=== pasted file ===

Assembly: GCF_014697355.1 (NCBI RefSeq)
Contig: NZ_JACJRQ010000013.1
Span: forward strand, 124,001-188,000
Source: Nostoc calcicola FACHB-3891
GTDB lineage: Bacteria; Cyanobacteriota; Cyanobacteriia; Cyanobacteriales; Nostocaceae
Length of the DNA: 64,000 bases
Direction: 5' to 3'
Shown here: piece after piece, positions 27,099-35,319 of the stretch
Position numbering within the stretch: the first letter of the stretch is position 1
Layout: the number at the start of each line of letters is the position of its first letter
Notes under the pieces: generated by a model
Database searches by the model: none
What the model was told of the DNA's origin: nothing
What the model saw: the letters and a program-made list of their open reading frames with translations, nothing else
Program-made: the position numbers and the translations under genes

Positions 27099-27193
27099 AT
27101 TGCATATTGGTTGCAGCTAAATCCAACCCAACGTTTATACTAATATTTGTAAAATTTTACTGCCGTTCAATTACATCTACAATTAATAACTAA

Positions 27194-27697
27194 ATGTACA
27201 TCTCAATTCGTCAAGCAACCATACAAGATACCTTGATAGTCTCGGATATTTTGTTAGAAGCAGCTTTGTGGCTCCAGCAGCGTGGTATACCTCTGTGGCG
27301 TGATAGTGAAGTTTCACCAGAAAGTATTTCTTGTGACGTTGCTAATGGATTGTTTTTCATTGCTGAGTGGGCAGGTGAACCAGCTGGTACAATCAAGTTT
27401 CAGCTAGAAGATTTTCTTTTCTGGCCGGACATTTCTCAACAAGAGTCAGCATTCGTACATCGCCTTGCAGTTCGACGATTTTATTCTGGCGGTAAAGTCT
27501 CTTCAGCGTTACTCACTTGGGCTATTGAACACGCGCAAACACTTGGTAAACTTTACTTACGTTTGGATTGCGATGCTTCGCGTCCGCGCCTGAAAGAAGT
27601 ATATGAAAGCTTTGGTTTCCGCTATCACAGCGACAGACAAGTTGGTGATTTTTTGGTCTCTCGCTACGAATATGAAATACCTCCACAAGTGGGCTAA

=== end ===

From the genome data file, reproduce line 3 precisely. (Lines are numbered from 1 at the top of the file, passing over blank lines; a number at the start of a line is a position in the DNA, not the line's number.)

Span: forward strand, 124,001-188,000